As per the definition, Personal injury cases are legal disputes that arise when one person suffers harm from an accident or injury, and another party or person might be legally responsible for that harm. Through civil court proceedings, a personal injury case can become formalized. These proceedings are such that they seek to find others legally at fault through a court judgment. Such disputes may be resolved through informal settlement before any lawsuit is filed as well.
In case of Formal Lawsuit that are initiated by the government, a formal personal injury case usually starts when a private individual called the plaintiff files a civil complaint against another person, business, corporation, or government agency called the defendant. The plaintiff alleges that the defendant acted carelessly or irresponsibly in connection with an accident or injury that caused harm. This exact action is referred to as “filing a lawsuit”.
Informal Settlement refers to the action that resolves most disputes over fault for an accident or injury. These settlements are usually made among those personally involved in the dispute, their insurers, and attorneys representing both sides. A settlement usually takes the form of negotiation. It is typically followed by a written agreement in which both sides withdraw from going any further. Instead of a lawsuit, they choose to resolve the matter through payment of an amount of money that is agreed upon by both the parties.
Also, there is a “middle ground” between a lawsuit and an informal settlement. This is an alternative dispute resolution procedure. Mediation and Arbitration are examples of such procedures.
For Plaintiffs, there is a limited time period by which the lawsuit needs to be filed. This time period is called a “statute of limitations”. This period of time begins when the plaintiff is injured or discovers the injury.
Statutes of limitations are usually established by state law. These statutes also vary by type of injury. This time period usually varies from state to state. Most of the areas of the law find their rules in statutes. However, the development of personal injury law has taken place mostly through court decisions, and in treatises written by legal scholars. There are many states that have taken steps to summarize the development of personal injury law in written statutes. However, in any legal injury case, court decisions remain the main source of the law for practical purposes.
Be it any kind of personal injury case, it always demands for a detailed understanding of the facts, the processes, and the law. First, you need to check whether you should pursue a lawsuit or not. After all, your claim needs to be viable. So, for this purpose, you will want to consult with an experienced attorney like the Mark Schiffrin P.A. to see if you should pursue a lawsuit.
Personal injury law usually involves situations in which not only a person’s body, but his or her mind, or emotions are hurt as well due to someone else’s negligence or carelessness. Such cases might involve wrongful death or situations where an injury proves fatal or permanently damaging. This personal injury law is also referred to as the “tort law”.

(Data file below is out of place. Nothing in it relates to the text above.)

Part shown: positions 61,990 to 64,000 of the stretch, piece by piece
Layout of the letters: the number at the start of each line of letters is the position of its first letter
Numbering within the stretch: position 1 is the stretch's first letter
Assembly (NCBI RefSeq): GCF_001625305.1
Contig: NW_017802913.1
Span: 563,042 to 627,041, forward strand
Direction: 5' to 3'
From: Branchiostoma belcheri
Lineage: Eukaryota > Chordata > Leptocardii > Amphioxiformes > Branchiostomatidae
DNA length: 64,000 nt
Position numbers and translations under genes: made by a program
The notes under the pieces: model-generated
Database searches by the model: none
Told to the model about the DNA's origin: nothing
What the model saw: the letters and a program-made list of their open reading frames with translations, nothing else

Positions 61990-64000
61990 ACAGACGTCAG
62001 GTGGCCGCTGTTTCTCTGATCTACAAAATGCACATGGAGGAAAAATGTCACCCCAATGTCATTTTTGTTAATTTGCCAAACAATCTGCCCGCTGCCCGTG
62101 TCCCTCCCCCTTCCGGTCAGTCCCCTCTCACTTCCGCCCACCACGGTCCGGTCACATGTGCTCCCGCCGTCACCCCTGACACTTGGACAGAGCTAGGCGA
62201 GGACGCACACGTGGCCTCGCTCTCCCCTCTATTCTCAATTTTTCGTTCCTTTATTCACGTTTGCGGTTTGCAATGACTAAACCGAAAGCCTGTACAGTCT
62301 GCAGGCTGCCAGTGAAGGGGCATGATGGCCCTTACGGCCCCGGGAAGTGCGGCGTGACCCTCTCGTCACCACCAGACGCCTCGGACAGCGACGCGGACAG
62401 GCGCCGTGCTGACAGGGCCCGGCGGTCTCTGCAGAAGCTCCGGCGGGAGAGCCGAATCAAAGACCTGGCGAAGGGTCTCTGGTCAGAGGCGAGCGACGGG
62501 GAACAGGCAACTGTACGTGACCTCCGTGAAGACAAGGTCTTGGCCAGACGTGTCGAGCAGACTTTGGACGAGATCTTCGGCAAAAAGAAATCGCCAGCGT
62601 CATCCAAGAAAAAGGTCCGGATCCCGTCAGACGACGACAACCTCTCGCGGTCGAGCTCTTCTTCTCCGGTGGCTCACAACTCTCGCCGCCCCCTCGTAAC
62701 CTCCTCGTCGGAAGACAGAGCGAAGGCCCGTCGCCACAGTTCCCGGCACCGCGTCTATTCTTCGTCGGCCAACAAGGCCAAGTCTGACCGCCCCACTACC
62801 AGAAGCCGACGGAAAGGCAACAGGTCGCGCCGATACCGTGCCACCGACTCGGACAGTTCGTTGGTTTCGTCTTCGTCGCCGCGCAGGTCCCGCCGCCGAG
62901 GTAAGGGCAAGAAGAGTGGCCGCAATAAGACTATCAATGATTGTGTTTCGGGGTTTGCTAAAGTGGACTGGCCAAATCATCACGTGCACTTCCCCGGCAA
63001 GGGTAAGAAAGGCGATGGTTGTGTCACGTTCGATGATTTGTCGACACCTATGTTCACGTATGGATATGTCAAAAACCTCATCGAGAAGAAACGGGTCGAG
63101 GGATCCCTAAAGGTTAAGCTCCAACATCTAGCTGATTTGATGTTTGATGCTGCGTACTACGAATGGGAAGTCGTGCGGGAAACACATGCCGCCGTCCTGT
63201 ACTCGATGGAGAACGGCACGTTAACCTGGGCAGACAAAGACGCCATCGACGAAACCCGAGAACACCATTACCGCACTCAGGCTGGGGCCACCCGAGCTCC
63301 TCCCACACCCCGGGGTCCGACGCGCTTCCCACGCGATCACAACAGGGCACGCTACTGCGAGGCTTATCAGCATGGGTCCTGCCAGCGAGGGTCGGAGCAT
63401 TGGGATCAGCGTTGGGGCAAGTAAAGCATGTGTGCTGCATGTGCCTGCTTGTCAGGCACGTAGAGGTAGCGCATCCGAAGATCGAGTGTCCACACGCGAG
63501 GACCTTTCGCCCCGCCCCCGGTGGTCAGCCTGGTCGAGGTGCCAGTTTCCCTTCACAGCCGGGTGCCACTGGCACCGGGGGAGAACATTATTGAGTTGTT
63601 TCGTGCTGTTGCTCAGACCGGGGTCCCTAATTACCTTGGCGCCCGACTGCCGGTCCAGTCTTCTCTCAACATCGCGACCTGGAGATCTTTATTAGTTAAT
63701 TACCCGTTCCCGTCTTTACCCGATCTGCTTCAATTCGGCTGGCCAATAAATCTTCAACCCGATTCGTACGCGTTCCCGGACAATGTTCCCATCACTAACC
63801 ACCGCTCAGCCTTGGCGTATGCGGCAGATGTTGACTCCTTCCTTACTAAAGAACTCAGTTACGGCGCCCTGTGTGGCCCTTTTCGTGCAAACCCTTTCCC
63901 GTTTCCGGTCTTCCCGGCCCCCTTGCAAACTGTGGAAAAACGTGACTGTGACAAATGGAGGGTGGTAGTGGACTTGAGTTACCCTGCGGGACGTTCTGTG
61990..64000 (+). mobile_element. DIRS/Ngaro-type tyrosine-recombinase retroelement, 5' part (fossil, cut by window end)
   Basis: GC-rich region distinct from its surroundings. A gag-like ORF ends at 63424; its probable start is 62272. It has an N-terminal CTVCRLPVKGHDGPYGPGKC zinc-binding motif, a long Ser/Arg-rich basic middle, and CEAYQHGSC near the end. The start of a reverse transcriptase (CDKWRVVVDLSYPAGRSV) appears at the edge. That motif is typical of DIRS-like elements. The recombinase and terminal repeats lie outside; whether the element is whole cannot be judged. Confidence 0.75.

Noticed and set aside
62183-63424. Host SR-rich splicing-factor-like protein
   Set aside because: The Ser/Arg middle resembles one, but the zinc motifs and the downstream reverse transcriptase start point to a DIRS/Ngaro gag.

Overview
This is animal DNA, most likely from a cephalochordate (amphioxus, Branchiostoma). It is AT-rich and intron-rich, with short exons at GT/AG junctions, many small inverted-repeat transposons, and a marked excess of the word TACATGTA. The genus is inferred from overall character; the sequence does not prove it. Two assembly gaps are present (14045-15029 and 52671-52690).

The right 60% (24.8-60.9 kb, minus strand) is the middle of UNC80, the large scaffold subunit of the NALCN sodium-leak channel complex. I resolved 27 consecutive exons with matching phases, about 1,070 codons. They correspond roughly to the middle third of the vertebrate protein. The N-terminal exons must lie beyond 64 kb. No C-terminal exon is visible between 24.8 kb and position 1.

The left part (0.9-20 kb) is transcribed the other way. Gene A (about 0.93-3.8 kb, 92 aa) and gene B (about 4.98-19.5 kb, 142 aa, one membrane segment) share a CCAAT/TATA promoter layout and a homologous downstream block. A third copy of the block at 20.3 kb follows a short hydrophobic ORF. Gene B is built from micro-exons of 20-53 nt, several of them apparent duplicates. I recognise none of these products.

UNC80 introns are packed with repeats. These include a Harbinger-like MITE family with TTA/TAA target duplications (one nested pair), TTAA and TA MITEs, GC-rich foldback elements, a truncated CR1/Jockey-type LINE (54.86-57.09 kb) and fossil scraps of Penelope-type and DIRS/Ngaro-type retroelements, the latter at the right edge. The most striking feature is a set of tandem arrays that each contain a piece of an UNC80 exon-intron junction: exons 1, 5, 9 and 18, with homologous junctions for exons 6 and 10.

A personal injury law covers any kind of case where a person is injured. Here is a list of some of the common kinds of personal injury cases:
- Car accidents that include accidents with large trucks, motorcycles, or pedestrians
- Consumer product liability cases, including defective products, medications, and recalled products
- Injuries caused by animals like dog bites
- Injuries from extremely hazardous activities like the use of explosives or chemicals
- Slip and fall injuries and other premises liability cases
- Injuries to reputation caused by defamation or injuries to mental and emotional health caused by intentional infliction of emotional distress or caused by a physical injury
A majority of the personal injury cases involve negligence. Negligence takes place when the defendant fails to meet his or her legal duty of care that causes harm to the plaintiff in any way. In order to win a personal injury case involving negligence, the plaintiff must prove that the defendant had a duty of care toward the plaintiff; the defendant breached that duty, or failed to live up to it; the defendant breach caused the plaintiff’s injuries; and the plaintiff has suffered damages as a result.
In general, a defendant is required to use the same amount of care that a reasonable person would use in the exact situation. When it comes to medical malpractice cases or any other cases involving professionals, the defendant is held to the same duty of care as a reasonable member of his or her profession. The statutory negligence takes place when a defendant fails to meet the standard of care demanded by state or national law.
In certain cases, strict liability is applicable instead of negligence. In case of strict liability, a defendant who harms a plaintiff is responsible. It does not matter how careful the defendant was. Strict liability is restricted to certain types of cases like consumer product liability claims or cases involving extremely hazardous activities like using explosives or keeping wild animals.
When the defendant is proved of his negligence, the jury is expected to calculate the amount of money that would compensate the plaintiff. This compensation includes both things with specific dollar amounts, like medical bills and lost wages, and things that are harder to pin down, like pain and suffering. There are rules like comparative negligence and contributory negligence under which the plaintiff might suffer a reduction in his claimed damages if he was partially responsible for his own injury in any way. However, a large fraction of the personal injury cases do not go to trial. They are usually resolved in mediation or arbitration.